The litany of executives, public figures, and politicians whose careers have unraveled because of a discriminatory statement, extramarital affair, crime, or even controversial personal beliefs, shows just how easy it is to fall. But when controversy or disaster strikes, you don't necessarily have to go down permanently. America loves to give second chances--but whether you get one depends heavily on how you deal with your scandal.

    If you're a leader fighting for a second chance, Eric Schiffer, reputation-management expert and chairman of Reputation Management Consultants, is here to help. His Irvine, California-based company, which ranked #81 on the 2012 Inc. 5000, helps clients including prominent politicians, A-list celebrities, and some of the wealthiest men and women in the world. (Schiffer declined to name any of Reputation Management's clients.)

    Schiffer says leaders fall because they don't realize their own responsibility. As a CEO, everything they do and say matters. When a CEO forgets about that aspect of their job, things can go very badly. "Leaders have a responsibility--they carry with them more gravitas and their words have a lot more power," he says. "They have an obligation because of that power to be more sensitive and meticulous in how they communicate to the public, customers, and others who will amplify that message. To the extent to which they want to be involved in politics or engage in controversial issues, they do it many times at their own peril. Not unlike taking a grenade, pulling out the pin, and leaving it on their desk."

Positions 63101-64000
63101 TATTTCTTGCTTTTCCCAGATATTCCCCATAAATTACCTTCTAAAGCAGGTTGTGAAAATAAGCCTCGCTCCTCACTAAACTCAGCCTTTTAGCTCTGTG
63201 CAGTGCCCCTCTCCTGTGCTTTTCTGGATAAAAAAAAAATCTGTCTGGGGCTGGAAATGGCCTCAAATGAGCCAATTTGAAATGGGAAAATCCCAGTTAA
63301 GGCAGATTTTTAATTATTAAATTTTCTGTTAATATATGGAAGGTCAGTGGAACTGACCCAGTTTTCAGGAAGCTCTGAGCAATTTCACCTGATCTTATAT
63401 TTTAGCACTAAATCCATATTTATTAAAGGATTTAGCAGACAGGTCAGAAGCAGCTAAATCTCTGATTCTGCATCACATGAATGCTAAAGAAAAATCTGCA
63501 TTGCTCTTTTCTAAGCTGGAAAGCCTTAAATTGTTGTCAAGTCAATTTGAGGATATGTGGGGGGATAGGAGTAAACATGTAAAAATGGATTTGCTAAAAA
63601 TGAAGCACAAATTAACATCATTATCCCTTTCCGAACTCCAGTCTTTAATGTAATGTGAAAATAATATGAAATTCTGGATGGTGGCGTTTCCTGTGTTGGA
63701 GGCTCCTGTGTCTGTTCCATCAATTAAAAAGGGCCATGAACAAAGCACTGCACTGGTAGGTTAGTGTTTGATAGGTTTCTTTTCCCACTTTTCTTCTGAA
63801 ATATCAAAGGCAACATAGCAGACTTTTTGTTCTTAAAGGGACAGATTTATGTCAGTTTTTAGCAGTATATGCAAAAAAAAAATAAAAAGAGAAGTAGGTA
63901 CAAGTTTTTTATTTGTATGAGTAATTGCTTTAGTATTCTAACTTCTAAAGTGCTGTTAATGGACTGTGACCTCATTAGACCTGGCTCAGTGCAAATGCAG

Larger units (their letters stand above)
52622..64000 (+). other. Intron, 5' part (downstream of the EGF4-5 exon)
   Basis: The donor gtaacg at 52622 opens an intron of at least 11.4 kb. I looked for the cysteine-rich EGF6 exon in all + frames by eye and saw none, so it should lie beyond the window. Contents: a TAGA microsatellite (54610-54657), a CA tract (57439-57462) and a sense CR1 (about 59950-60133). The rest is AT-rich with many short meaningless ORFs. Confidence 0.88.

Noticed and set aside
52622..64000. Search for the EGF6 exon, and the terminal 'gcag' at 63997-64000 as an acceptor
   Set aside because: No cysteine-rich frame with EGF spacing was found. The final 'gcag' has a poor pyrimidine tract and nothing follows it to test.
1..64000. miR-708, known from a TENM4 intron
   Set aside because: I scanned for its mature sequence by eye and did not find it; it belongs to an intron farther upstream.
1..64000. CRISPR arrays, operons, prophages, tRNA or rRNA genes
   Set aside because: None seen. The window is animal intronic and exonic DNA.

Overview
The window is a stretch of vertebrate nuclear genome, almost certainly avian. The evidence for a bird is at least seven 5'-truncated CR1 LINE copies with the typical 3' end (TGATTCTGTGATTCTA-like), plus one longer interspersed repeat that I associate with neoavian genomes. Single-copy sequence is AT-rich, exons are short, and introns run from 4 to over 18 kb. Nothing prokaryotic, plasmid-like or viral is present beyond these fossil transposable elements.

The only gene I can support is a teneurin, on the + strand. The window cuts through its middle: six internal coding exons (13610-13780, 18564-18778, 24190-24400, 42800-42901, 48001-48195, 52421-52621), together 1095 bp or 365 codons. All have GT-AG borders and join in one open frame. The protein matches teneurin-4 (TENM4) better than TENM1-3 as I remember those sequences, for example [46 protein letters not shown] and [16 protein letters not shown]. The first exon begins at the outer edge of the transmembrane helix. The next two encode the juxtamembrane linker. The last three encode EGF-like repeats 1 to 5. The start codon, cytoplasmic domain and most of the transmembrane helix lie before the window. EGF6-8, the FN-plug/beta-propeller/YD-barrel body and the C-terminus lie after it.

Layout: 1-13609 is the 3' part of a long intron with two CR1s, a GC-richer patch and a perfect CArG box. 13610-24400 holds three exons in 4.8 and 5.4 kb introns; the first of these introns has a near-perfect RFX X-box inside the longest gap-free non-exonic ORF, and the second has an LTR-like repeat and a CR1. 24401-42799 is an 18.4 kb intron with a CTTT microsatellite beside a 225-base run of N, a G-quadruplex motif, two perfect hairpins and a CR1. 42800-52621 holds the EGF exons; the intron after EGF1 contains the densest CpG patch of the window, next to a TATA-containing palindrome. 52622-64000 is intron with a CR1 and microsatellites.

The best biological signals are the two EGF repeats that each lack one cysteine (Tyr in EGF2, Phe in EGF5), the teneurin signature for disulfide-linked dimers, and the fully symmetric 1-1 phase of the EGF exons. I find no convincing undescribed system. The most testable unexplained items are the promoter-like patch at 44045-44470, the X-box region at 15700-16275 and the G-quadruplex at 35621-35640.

If you maneuver correctly when what Schiffer calls the "maelstrom of fury" is upon you, you can return things to normal. "It comes down to authenticity, being a real person, and taking responsibility. Forget all the corporate stuff, business is people," he says. "At the root, people identify with people who are genuine, open, and come from good intentions. People realize people make mistakes and, especially in America, the public is forgiving."

    Below, check out the steps Schiffer says you need to take after you make a serious mistake, get swept up in controversy, or get into legal trouble.

    Establish your goals.

    Say you've publicly expressed your views on political or social issues, and now you're suffering a backlash. Immediately you must figure out what's most important to you--your position in your company or furthering your political agenda. "The leader's first move is to determine what's their goal. Do they want to use their success and position as a platform for secondary gain on a political, religious, or controversial [topic]? Are they willing to pay the price?"